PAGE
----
A Cock and Bamboos. Artist: Formerly attributed to Emperor Huizong (1082-1135 – reigned between 1101-1125). The Freer Gallery of Art

Value in Asian Medicine

The red junglefowl species of chicken and its eggs are a staple food in several parts of southeast Asia and east Asia, similar to chicken being the most consumed meat in the world (Nilekani, 2020). Journalist Maryn Mckenna in her book Big Chicken investigated whether there is any relationship between the invention of the chicken nugget in 1963 with the 1999 outbreak of urinary tract infections in Berkeley undergraduates (Mckenna, 2017). The shared element noted was the worldwide industrialization of chicken farming during the 20th century, which brought about a myriad of issues, as well as benefits, stemming from human dependence on the chicken for food.

In concurrence with the Covid-19 pandemic that continues to grip many countries today, avian influenzas have withstood the test of time since the year of the bird flu in 2005 (, 2006) and is on the rise today where thousands of poultry have been culled in India (Upadhyay 2021), and Russia has reported the first case of the H5N8 flu strain being passed to humans from poultry (BBC, 2021). Similarly, the traditional misuse of growth-promoting antibiotics for industrial chicken breeding has resulted in the formation of resistant bacteria which can transmit to humans (Xu, Songthong, Mcneil, Tang & Chongsuvivatwong, 2020). One recent case would be the recall of eggs in Singapore from Malaysia due to the presence of Salmonella enteritidis (SE) that can cause food-borne illnesses for humans (Baharudin, 2021).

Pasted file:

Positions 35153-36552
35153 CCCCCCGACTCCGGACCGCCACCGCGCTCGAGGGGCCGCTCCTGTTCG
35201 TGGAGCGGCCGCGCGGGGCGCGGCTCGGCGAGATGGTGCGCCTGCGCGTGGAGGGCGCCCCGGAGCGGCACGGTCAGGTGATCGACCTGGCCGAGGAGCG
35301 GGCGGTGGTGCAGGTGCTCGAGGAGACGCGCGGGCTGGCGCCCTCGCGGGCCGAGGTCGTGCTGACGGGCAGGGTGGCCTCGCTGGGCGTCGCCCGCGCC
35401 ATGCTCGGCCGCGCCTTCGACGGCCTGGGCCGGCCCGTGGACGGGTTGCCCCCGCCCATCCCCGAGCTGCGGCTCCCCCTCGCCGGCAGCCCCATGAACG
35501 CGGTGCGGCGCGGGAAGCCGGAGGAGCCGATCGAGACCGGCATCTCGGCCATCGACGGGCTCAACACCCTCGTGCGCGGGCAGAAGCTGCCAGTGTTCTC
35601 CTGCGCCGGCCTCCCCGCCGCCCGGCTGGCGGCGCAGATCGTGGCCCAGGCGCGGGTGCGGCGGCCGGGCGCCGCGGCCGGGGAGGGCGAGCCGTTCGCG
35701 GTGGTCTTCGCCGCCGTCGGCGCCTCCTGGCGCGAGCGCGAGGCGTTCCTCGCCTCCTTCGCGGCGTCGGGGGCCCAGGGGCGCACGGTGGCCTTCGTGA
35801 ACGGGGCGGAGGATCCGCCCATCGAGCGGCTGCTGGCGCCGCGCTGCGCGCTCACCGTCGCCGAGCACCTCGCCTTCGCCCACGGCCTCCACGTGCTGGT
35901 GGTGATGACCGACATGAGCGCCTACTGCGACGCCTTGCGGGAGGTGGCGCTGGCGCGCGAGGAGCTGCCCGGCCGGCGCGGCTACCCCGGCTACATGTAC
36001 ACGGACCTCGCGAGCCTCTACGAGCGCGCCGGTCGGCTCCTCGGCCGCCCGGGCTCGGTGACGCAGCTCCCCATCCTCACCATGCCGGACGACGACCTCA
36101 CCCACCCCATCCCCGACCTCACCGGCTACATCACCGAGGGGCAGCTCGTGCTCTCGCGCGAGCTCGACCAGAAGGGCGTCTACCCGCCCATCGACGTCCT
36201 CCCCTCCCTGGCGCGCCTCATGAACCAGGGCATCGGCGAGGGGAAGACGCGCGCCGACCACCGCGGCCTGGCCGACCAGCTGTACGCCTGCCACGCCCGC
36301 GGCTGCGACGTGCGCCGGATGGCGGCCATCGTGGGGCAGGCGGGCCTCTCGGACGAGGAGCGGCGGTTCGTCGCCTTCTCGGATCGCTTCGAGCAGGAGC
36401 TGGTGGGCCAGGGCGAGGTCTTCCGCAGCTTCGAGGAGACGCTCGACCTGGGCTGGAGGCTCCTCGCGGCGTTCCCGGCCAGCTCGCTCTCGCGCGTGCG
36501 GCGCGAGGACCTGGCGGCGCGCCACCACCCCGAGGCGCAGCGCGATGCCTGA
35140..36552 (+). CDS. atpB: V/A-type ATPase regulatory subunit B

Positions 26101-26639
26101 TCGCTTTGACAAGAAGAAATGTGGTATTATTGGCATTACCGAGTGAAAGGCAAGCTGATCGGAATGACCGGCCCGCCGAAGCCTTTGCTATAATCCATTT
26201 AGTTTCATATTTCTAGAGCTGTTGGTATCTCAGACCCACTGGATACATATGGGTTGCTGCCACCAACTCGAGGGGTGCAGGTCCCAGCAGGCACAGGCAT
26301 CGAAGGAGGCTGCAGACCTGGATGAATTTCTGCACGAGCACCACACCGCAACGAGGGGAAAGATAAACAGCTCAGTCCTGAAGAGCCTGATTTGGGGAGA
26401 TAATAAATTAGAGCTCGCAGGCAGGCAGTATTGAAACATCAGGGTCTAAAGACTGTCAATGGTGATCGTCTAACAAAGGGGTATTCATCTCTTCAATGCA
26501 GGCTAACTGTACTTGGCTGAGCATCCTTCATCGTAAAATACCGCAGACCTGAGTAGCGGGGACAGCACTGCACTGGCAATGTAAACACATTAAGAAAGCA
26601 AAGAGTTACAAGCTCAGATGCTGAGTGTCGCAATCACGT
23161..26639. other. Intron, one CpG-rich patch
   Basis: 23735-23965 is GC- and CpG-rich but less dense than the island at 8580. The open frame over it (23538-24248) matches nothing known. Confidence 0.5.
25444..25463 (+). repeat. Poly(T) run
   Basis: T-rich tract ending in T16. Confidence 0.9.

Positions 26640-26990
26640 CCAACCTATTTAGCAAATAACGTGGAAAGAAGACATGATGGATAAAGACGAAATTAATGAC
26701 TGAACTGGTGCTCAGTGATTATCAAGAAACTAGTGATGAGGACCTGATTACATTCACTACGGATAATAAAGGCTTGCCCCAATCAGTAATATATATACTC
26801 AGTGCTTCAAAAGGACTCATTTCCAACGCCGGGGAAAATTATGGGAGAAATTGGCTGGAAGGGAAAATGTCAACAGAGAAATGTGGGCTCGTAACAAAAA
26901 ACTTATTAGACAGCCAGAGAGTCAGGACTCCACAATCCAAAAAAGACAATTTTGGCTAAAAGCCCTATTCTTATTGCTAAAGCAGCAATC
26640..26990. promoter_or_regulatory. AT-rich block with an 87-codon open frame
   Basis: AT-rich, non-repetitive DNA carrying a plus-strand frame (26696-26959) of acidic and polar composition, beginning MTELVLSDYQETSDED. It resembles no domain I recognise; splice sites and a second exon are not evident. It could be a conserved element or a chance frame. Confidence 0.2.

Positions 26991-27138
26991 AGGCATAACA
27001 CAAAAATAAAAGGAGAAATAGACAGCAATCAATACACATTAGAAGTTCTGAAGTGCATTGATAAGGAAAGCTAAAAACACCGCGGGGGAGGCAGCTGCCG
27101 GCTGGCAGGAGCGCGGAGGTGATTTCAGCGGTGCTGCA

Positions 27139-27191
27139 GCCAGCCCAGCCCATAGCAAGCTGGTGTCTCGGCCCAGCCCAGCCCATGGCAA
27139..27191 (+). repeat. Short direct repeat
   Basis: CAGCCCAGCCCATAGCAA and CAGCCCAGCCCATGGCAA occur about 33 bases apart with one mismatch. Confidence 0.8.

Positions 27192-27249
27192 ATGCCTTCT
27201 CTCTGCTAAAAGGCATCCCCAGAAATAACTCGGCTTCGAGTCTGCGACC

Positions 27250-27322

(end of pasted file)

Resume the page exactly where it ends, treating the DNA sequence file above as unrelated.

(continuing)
Despite the significant diseases that could arise from industrial chicken farming, the benefits of the chicken in the usage of medicine is not to be denied. In 2007, chickens were genetically modified to produce cancer-fighting medicines in their eggs (Jha, 2007). Likewise in the Canadian Medical Association Journal, doctors argued that chicken soup should be seen as an essential drug as the consumption of the dish led to an increase in nasal mucus velocity which helped to alleviate acute rhinitis (Ohry & Tsafrir, 1999). The therapeutic evidence from consuming chicken soup has spanned from numerous cultures around the world, but the earliest recorded evidence of chicken soup being used for medicinal purposes dates back to a Chinese medical text from the second century B.C. called the Huangdi Neijing (Faber, 2020). This aligns with Traditional Chinese Medicine (TCM) being practised today where the usage of chicken in broths and soups is common to aid recovery and revitalization (Everington, 2017). This is also especially apparent in Southeast Asia where the Essence of Chicken, a chicken-meat-extract, is a popular beverage consumed as a traditional remedy for sickness, enhancement of mental efficiency, and recovery from mental fatigue. While the elderly use it as a nutritional supplement, students use it for anxiety relief during examinations (Clinicaltrials, 2017).

The countless health benefits from consuming chicken aside, the current situation of the world gripped by a pandemic is a sign for us to pay urgent attention to the threat of zoonotic diseases that can spread from animals to humans. While the breeding of animals for food is essential, care should be given to explore sustainable and safe methods so that we do not end up breeding the collapse of human race and of other non-humans.